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Can’t Pronounce My Name? – You Can Call Me Shabbo, Subbu, Shabbi, Shabba, Abba..Dabba..Jabba..

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Can’t Pronounce My Name? – You Can Call Me Shabbo, Subbu, Shabbi, Shabba, Abba..Dabba..Jabba..

Can’t Pronounce My Name? – You Can Call Me Shabbo, Subbu, Shabbi, Shabba, Abba..Dabba..Jabba..

This article is by Shabdita Pareek.

William Shakespeare said, “What’s in a name?” With all due respect, with a name like William, what does he know? I can give you a hundred reasons how a name can invite so many struggles in one’s life.

Every parent is excited to give their heir a unique name so that the world remembers them by it. Mine went a step further. They gave me a name that would send the world on a stutter-ride. Have you seen the face people make as if they’ve sniffed someone’s armpits? That’s the exact reaction I get when I tell my name.

Later when I didn’t grow up to be so bright, I understood my parents’ clever strategy to make sure that my name, if not me, never goes unnoticed.

As someone who grew up believing that I had one of the most beautiful names, it came as a rude surprise when I witnessed fellow fourth-graders struggling to utter this 8-letter-word. I suspected if my parents took inspiration from one of the tongue-twisters to name their first born. But this belief was also shattered after a bunch of enlightened class-fellows made me believe that I was, in fact, named after the super-fast train Shatabdi Express.

My 9-year-old self was so angry that soon after the school got over, I went straight to my mother and demanded an explanation for keeping me in dark for my entire life.

What began from fourth grade, continued through out. I began dreading moments when people asked for my email ID over phone. Beginning the phonetic pronunciation with ‘S for Shimla’, it would feel like an eternity to reach the other end.

From professors and teachers calling me Shobdita, assuming I came from Calcutta, to the confused HR people hesitatingly asking if they were speaking to Shaaaaabdita, I’ve had it all.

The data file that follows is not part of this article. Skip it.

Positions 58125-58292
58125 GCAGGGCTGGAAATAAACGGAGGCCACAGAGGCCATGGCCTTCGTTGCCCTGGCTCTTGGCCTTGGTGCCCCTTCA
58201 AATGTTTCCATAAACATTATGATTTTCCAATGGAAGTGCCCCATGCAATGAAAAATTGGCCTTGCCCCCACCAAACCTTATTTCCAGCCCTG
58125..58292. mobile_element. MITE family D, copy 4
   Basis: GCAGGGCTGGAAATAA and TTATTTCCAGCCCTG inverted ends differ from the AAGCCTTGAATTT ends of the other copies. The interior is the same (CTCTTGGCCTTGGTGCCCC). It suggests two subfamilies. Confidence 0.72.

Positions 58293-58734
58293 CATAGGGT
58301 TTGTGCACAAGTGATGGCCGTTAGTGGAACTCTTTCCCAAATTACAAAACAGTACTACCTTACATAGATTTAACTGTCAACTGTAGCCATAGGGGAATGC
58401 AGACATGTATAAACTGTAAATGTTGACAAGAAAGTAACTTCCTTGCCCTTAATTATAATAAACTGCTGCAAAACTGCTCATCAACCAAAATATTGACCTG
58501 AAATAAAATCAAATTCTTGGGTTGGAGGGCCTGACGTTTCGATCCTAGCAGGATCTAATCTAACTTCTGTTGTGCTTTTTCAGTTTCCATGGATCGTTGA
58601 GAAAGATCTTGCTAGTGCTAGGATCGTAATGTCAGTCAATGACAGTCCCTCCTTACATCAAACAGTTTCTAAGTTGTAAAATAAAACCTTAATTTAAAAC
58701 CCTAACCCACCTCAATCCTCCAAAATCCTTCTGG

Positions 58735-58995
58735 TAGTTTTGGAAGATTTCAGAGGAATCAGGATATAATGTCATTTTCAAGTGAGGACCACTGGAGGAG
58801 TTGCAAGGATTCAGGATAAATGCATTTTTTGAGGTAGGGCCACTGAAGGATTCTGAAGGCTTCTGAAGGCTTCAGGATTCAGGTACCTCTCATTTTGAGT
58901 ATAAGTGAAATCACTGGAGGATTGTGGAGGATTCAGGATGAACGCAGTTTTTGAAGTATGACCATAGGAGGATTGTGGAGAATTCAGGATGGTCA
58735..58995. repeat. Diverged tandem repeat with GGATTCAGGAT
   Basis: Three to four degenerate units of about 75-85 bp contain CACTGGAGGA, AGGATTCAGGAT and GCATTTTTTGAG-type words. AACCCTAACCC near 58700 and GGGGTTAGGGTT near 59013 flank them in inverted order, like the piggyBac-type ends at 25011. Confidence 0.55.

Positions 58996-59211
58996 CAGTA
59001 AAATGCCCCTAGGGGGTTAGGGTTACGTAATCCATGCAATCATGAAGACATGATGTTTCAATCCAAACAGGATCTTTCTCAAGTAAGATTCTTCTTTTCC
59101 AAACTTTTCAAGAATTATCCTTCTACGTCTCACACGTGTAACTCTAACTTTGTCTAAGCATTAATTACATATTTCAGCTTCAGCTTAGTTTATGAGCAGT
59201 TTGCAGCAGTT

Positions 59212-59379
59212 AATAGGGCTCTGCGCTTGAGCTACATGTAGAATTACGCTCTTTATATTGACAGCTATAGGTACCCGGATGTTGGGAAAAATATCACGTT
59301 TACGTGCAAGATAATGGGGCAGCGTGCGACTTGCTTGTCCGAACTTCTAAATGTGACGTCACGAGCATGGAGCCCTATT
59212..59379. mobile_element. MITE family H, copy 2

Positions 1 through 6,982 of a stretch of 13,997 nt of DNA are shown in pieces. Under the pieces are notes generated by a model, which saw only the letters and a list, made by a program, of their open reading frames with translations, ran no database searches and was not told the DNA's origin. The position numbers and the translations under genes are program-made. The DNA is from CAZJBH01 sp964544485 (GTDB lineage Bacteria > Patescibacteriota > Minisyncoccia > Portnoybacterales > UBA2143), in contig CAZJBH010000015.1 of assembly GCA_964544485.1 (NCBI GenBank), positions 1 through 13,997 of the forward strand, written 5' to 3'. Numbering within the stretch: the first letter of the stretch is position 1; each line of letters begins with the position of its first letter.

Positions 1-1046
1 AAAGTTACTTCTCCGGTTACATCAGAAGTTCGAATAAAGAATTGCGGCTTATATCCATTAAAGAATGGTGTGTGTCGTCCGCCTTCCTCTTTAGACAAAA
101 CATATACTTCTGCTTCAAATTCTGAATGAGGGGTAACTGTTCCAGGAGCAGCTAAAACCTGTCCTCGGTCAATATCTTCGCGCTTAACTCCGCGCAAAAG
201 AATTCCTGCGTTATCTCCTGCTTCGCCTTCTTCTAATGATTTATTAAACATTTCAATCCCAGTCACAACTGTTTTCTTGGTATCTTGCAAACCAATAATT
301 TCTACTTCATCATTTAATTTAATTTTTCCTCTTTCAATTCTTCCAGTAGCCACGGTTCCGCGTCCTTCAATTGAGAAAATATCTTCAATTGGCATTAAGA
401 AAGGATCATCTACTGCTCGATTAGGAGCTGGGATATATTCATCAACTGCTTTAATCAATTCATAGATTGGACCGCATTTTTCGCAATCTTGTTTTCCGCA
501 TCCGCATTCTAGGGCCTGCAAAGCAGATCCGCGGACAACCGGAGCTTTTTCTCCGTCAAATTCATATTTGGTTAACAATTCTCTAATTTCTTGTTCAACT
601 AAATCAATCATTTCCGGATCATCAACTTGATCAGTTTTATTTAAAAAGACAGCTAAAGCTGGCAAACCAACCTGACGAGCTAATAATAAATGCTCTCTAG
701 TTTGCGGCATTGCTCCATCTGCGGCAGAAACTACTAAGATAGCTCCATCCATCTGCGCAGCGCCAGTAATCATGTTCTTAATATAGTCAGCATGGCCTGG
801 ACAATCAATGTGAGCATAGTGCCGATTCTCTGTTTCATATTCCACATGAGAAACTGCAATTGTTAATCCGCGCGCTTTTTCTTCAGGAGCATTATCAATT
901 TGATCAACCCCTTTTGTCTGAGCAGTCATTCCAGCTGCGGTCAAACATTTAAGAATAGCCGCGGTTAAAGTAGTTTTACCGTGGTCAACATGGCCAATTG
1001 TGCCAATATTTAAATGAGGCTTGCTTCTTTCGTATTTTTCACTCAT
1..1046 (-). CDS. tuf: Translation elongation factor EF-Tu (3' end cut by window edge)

I understand that some people just don’t get it. Others, I’ve noticed, simply don’t want to.

They’d rather have their own version of my name which they believe makes more sense. A certain acquaintance once proclaimed that she was going to call me Sabhyata, because asking her to call me Shabdita every time was too much to ask and well Sabhyata (human civilisation) is so much more meaningful after all.

She even went on to suggest that I should consider changing my name.

Let me tell you that the itch to keep trying to correct people didn’t subside so easily. It took an enormous amount of frustration. Alas, I figured that if I let people have their way with my name, life would be so much simpler. So, even before they opened their mouth for a second attempt, I’d quickly interrupt and say, “Call me anything you please”. I can’t explain to you the sigh of relief I have seen on their faces. It was as if I had found a way to ensure world peace.

World peace or not, what I did get was a zillion nick names, each one tailored to suit people’s respective tastes. Shabbo, Subbu, Shabbi, Shabba, abba..dabba..jabba..

Now I’m wired in a way that my brain responds more rapidly to these names than the original one. Honestly, now when someone calls me with my full name I’m instantly alarmed because it feels like they are angry or something.

A careful study of people’s eloquence has led me to a conclusion that there are two sets of people. Those with finely sculpted tongues that could take every turn swiftly and those with a soft dollop of flesh sitting in their mouths, too lazy to turn around and vocalize complicated words.

My own grandfather used to fall in the latter. All through his life, my only wish was to hear him call me Shabdita and not Shabeedeeta, just once.

Of course, there are a few who pick it up in the first go and my first instinct is to give that gem of a person a tight hug and tell them how my faith in humanity is restored because of them.

These are like the rarest of rare occurrences, but nonetheless, enough to keep me going with the fact that the world is a better place to live in.

After spending more than two and a half decades of secretly holding grudges against people with short and sweet names, I have come to gracefully accept my fate.

To my fellow readers who are in the same boat as mine, I just have one thing to say- Go on, keep baffling the hell outta people!

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